—You mentioned earlier this year that you don’t think you’d ever get to the point where you’ll run out of jobs; that you want to keep adding them. Obviously there’s a massive archive of jobs that have been included in Final Fantasy games so far. Do you envision creating a unique job – something that’s unique to Final Fantasy XIV?
Yoshida: The Final Fantasy series has such a long history already so we have a lot of archived jobs there. Rather than making an original new job for FFXIV, we would prefer to look at the former ones.
The basics of designing new jobs is that these jobs has to have a unique system and also the aspect that can bring unique game experiences as well. When we come up with new ideas [when designing a job], if it doesn’t compare that well to existing jobs that have appeared in former FF [titles], then we may implement them as new and original jobs for Final Fantasy XIV. However, if there’s an element that resembles [an existing job], then we will display them as that because the name of the job will be something familiar for FF fans to understand. I think that will be beneficial for thinking about Final Fantasy as a whole.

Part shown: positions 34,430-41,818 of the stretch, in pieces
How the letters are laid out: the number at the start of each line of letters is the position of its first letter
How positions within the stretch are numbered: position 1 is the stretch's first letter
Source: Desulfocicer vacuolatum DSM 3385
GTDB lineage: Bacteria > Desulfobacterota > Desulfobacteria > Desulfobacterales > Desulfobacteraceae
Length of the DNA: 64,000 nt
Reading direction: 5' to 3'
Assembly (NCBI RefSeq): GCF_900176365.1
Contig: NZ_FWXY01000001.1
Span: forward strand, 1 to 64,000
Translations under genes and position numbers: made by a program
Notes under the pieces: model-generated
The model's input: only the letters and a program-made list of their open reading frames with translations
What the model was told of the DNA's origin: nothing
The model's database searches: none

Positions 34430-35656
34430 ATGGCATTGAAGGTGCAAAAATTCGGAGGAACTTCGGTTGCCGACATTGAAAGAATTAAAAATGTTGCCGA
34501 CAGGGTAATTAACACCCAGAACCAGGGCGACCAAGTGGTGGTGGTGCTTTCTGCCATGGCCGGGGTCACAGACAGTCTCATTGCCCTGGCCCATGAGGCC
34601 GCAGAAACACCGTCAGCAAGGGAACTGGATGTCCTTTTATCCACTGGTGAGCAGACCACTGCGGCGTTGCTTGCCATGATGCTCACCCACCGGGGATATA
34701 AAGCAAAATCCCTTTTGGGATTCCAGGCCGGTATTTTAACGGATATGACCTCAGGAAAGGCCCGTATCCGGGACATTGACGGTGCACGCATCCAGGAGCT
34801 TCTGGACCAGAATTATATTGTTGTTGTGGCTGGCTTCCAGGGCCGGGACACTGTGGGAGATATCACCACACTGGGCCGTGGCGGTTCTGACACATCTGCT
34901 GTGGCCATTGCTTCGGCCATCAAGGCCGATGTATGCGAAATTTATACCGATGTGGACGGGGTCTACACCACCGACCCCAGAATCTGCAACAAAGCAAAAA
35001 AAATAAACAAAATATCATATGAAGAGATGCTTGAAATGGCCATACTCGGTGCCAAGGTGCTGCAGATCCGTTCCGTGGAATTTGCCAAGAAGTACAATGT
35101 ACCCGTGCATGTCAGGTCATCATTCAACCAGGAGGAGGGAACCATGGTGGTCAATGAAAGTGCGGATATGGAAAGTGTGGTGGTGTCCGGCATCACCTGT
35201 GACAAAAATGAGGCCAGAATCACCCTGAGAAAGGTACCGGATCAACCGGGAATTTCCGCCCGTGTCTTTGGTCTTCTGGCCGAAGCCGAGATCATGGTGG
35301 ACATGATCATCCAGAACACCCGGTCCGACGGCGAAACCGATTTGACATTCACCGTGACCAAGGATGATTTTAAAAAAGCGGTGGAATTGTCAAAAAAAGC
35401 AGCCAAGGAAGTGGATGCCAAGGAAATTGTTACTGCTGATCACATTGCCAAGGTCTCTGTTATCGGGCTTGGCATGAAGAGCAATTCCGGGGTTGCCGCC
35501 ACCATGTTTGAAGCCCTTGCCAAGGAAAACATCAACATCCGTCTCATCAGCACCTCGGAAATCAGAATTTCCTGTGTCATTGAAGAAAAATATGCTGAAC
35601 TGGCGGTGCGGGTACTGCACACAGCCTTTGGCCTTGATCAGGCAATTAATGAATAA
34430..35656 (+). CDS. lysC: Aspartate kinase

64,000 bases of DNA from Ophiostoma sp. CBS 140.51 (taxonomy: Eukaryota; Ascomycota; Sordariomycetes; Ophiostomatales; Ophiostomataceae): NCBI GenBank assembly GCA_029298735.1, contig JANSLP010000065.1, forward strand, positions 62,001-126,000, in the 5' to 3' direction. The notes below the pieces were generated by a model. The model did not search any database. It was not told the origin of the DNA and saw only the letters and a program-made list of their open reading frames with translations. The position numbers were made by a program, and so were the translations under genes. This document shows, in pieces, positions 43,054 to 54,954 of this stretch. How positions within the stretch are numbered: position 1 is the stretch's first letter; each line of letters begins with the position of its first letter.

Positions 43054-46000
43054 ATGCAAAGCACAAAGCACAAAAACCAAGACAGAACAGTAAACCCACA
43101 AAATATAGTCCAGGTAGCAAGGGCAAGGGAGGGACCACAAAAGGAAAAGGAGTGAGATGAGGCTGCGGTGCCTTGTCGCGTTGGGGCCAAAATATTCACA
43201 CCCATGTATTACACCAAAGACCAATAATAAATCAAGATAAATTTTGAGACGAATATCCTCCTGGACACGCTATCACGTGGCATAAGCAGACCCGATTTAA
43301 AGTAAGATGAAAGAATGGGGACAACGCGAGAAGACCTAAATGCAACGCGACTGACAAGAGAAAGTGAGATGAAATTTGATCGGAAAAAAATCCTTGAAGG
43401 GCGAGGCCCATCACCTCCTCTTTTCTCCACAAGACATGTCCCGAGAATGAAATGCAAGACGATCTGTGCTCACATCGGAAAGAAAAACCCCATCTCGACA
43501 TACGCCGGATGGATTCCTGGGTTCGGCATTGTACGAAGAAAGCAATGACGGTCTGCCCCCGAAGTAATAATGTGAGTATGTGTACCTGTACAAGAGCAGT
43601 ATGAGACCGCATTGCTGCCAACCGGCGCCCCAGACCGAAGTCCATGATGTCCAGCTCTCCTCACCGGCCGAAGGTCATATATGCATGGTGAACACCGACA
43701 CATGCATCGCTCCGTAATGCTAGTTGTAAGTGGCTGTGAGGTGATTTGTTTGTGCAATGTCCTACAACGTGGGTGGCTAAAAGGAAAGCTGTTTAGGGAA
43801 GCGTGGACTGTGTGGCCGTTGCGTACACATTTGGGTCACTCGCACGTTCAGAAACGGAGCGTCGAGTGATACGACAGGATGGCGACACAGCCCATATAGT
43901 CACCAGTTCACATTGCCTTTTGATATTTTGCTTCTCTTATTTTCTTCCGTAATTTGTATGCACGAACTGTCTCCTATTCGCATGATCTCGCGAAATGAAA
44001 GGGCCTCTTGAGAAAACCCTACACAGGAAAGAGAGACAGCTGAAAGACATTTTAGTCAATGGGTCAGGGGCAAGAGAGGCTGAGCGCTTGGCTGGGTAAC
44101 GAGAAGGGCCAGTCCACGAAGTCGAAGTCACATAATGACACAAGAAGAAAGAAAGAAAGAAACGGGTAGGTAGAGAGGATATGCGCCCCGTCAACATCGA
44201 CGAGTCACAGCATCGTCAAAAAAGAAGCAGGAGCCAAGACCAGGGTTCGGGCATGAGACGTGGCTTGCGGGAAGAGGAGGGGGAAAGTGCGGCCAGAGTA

—Stormblood classes – I guess in terms of balance, would you expect that you’d be looking at entries to make a tank and healer classes to balance the game?
Yoshida: Of course, there will be possibilities to introduce new healer and tank jobs [in the future].
—With Final Fantasy XI, the universe is being expanded with FF Grandmasters, but there’s also the mobile version [of FFXI] that’s being developed by Nexon. Things have been quiet since its announcement. Can you provide an update on the development progress of Final Fantasy XI reboot? Also, does that mean there will be plans to expand the world of Eorzea in the same fashion; through mobile games or other app properties?
Yoshida: With the mobile version of FFXI, we are currently fine-tuning its battle system. When the time comes, we’ll be able to make another big announcement.
As for FFXIV, we don’t really have that type of content available in the mobile version because we would prefer to focus on the companion application [Libra Eorzea]. This is our current goal for FFXIV.